Perch transforms display areas in retail stores into interactive surfaces, allowing customers to access a wide range of product information and enjoy a fuller shopping experience.
The line between a traditional store and online shopping is becoming increasingly blurred and the two are converging to offer an ultra-smooth customer experience. Many online sites now accompany customers throughout their in-store shopping, providing a comprehensive range of product information on their mobile phones. One notable example is Aisle411, an indoor location and customer engagement platform that provides indoor maps to grocery stores plus product recommendations. Nowadays customers are getting used to digital support at all stages of the shopping experience, and they are tending more and more to use their connected devices to compare prices and obtain online opinions before, during and after their shopping run. Moreover an increasing number of startups are encouraging bricks-and-mortar stores to incorporate digital functionality in-store. Perch Interactive, a startup spin-off of Potion, an award-winning interactive design and technology firm located in New York City, offers a means of transforming static in-store display areas into interactive surfaces, allowing customers to interact with the new-style display to access all kinds of product information.
Combining the benefits of online and traditional store shopping
The Perch interactive display technology uses a ceiling-mounted lumen projector which serves as a dynamic lighting fixture to spotlight every product on the surface. The system responds to the customer touching or picking up a product, returning a product, touching the table surface or approaching the display. This interactive functionality encourages customers to touch and handle the physical products displayed. The Perch installation reacts immediately to provide information on the products in which they show interest, supplying product details, triggering film clips, bringing up the brand’s Twitter feed, and showing statistics, related products, the store map and even ‘how-to’ videos. The information shown on the display surface can be updated by the store via an internal platform. Thus Perch serves up information directly to the customer, avoiding him/her having to search online, which might interrupt the in-store experience. Perch ‘pushes’ relevant information to the customer, thus increasing involvement even when store assistants are busy. Moreover, the system enables the retailer to gather data on what attracted customers’ interest.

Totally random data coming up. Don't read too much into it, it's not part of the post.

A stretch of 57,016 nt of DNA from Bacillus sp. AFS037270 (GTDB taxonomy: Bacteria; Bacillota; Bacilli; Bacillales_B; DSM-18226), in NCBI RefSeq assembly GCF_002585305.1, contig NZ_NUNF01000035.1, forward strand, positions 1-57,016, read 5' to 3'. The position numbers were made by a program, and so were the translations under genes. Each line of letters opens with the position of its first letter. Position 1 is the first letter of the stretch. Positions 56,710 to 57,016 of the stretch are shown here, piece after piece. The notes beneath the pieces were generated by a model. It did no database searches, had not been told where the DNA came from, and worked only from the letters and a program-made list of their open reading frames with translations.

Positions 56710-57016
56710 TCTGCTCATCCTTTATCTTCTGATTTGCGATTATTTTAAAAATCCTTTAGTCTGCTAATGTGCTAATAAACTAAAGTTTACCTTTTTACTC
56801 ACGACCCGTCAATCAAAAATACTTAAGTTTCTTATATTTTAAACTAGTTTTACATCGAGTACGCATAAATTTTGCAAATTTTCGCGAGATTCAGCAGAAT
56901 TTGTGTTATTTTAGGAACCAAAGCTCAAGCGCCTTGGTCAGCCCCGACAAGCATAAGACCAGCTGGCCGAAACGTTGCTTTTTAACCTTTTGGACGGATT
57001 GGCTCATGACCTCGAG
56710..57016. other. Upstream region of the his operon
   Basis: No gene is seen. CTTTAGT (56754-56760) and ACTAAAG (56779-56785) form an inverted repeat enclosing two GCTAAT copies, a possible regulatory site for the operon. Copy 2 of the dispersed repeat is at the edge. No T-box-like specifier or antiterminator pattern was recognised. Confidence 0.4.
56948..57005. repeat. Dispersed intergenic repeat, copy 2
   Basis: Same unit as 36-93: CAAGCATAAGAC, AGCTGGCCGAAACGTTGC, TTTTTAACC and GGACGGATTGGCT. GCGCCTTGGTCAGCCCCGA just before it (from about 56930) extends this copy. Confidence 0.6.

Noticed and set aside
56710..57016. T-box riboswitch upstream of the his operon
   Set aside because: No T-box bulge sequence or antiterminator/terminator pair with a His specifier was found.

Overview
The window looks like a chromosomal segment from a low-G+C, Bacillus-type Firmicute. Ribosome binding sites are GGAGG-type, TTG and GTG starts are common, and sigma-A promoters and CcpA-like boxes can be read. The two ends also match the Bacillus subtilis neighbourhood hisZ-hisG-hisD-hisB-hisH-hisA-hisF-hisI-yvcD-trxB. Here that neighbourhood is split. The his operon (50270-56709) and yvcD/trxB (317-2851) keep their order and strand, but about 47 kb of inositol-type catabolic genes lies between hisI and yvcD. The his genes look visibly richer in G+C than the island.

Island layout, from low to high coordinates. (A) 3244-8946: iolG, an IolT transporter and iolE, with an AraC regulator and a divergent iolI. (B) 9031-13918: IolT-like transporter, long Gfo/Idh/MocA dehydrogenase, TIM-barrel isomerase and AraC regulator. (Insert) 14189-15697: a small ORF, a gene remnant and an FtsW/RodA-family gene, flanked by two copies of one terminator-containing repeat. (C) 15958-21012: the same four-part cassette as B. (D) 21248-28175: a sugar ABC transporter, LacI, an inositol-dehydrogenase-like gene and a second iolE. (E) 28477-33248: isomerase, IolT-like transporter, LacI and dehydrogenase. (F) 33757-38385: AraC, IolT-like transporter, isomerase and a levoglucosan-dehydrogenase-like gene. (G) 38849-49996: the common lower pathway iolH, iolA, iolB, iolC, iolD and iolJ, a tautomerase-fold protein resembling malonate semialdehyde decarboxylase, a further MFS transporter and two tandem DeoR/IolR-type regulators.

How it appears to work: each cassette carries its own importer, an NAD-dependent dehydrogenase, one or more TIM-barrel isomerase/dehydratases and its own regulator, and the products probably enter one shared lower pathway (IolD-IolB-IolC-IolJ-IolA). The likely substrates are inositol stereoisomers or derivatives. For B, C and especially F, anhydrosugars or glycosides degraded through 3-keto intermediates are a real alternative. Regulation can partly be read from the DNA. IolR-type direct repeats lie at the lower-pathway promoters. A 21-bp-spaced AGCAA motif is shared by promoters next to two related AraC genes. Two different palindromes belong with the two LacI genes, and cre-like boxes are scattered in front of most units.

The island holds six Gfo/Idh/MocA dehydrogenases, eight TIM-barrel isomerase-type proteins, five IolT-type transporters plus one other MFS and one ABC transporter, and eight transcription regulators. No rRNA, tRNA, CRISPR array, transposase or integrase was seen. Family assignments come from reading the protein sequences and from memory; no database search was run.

Creating an appealing customer experience
The Perch system is designed first and foremost to encourage in-store shoppers to look at products, engage with them, try them out, and then buy them. However Perch’s approach goes way beyond the ‘hard sell’ to offer a truly appealing retail experience by transforming the store into an interactive space. The functionality serves up information and displays advertising, but can also do much more creative things as well in order to offer a real sensory and emotional experience. The traditional bricks-and-mortar store already enjoys a sensory advantage over the online channel, but now Perch has set out to really enhance that experience with its digital technology. When a shopper touches a bottle of perfume, for example, s/he will be rewarded with a spray of the perfume, accompanied by a little tune. Just touching a digital camera will trigger a series of photos bearing product information. To demonstrate the range of creative possibilities, people were invited to take part in an artistic projectin New York City where they were able to draw on an interactive table using just their fingers.